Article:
If you were injured on the job and have questions about retaining an attorney to represent you in a workers’ compensation claim, or need more details about the costs involved, contact DDB Law or call 888-648-5999 to schedule your free initial consultation today.
Many people do not understand the difference between a workers’ compensation case and a personal injury lawsuit. But a Florida employee who is injured on the job will need to be able to make the important distinctions that exist between the two.
Workers’ Compensation Basics
Workers compensation benefits are available to any worker who is hurt on the job, regardless of who, if anyone, was at fault for the injury. Florida workers’ compensation laws cover most but not all employees. Certain classes of employees are typically excluded, such as:
- Independent contractors
- Business owners
- Casual workers
- Employees of private homes, farmers and farmhands
- Railroad and maritime workers
- Those who are employed by companies with fewer than three to five employees
- Federal workers who are covered by federal workers’ compensation insurance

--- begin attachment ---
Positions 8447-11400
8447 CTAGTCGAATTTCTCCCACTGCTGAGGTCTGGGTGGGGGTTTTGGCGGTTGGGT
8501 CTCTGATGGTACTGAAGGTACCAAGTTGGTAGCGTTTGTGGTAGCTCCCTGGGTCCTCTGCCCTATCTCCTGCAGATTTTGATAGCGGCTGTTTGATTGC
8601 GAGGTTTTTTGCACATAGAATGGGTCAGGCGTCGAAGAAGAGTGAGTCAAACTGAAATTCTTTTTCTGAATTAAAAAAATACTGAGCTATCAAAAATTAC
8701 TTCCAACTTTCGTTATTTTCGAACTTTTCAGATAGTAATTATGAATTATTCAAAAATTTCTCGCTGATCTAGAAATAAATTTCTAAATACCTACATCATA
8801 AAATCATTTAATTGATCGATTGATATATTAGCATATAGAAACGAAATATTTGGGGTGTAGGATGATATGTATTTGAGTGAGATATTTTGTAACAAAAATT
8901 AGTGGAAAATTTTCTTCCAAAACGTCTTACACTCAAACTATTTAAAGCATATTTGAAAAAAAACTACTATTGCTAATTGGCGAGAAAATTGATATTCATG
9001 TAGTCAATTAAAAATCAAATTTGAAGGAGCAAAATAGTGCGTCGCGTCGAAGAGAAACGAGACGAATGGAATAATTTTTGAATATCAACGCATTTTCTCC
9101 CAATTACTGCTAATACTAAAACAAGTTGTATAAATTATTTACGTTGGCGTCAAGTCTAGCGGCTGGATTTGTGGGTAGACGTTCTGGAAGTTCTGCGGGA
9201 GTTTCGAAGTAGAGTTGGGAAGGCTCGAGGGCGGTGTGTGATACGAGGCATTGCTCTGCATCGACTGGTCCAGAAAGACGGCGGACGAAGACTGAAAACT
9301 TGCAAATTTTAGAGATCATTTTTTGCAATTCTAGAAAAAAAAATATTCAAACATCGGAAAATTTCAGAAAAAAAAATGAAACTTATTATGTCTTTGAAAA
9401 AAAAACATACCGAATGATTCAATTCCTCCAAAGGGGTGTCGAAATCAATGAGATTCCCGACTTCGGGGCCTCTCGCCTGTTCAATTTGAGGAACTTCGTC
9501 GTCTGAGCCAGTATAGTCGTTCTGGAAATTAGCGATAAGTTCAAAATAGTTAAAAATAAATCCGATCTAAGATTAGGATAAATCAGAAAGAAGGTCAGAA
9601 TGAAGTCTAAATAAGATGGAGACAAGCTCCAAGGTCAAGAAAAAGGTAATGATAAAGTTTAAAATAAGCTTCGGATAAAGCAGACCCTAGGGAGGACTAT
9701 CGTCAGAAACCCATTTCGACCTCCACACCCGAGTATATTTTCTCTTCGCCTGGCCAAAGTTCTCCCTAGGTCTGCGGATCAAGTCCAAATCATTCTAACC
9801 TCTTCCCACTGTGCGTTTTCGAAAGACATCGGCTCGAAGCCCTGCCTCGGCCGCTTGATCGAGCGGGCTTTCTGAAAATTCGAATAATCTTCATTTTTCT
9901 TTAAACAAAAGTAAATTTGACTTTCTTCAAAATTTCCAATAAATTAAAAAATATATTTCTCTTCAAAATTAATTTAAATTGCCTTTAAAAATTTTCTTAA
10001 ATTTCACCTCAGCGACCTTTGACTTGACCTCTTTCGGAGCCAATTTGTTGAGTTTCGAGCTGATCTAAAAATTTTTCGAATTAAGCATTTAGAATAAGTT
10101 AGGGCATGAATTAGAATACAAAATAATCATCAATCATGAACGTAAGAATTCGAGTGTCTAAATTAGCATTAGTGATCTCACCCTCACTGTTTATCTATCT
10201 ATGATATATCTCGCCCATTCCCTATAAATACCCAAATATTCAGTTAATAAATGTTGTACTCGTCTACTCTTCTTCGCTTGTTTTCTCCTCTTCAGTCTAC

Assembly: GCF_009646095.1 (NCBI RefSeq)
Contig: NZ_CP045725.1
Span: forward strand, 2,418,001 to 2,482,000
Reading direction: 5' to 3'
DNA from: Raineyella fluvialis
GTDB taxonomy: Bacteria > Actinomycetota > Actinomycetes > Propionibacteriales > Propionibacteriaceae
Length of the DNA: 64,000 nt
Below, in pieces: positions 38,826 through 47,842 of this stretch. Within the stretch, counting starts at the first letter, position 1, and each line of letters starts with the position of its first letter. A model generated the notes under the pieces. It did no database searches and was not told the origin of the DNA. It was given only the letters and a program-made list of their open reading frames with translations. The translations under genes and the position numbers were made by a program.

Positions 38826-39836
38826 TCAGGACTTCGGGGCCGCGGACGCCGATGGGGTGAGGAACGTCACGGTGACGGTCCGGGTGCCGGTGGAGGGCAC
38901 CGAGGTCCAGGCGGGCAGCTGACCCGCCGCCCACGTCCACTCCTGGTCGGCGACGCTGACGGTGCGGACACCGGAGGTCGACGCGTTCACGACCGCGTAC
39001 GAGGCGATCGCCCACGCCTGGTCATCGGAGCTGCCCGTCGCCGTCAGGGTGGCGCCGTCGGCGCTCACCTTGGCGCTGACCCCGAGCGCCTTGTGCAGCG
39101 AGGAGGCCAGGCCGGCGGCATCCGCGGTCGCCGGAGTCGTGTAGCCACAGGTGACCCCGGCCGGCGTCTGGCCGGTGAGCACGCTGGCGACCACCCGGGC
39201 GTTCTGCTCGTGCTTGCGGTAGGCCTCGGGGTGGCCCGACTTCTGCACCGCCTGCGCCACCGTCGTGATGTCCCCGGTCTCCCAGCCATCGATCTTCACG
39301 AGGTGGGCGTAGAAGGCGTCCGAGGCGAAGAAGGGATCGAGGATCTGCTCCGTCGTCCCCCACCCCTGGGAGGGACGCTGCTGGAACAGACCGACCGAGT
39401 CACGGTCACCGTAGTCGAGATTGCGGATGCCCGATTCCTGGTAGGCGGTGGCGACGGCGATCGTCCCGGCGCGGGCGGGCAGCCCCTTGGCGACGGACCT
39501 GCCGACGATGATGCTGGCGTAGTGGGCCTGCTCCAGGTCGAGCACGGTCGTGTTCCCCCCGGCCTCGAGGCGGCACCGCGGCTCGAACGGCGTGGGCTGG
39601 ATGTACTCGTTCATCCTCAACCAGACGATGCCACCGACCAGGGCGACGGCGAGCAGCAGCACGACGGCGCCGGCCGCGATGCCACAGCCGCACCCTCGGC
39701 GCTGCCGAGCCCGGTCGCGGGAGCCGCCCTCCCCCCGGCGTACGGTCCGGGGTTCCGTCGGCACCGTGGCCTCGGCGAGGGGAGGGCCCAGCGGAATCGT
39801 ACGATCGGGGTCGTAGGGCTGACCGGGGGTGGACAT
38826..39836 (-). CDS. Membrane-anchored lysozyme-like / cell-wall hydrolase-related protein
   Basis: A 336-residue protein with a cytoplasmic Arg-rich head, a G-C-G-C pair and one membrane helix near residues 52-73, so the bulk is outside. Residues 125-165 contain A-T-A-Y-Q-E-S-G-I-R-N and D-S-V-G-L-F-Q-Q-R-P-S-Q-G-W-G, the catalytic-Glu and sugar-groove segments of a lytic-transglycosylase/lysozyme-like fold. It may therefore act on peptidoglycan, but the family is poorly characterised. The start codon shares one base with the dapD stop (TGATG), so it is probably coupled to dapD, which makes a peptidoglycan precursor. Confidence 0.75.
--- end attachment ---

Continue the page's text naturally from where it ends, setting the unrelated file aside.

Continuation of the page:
Workers’ compensation will typically pay for medical expenses, rehabilitation and some wage loss, but to obtain these benefits, your claim must be filed according to Florida workers’ compensation law:
- Report the accident to your employer as soon as possible, but no later than 30 days after it occurred.
- Your employer is required to report your injury as soon as possible, no later than seven days after their knowledge.
- The insurance carrier must send you an information brochure within three days of receiving notice from the employer.
- You will need to seek treatment from a medical provider that is authorized by your employer or the insurance company.
- Florida workers compensation coverage will replace part of your lost wages if the doctor says you must not work for a certain period of time due to the injury or illness.
In a workers’ compensation claim, most injured workers will recover benefits in a timely manner, but for some, it may be necessary to file the claim with the Florida Division of Workers’ Compensation.
Personal Injury 101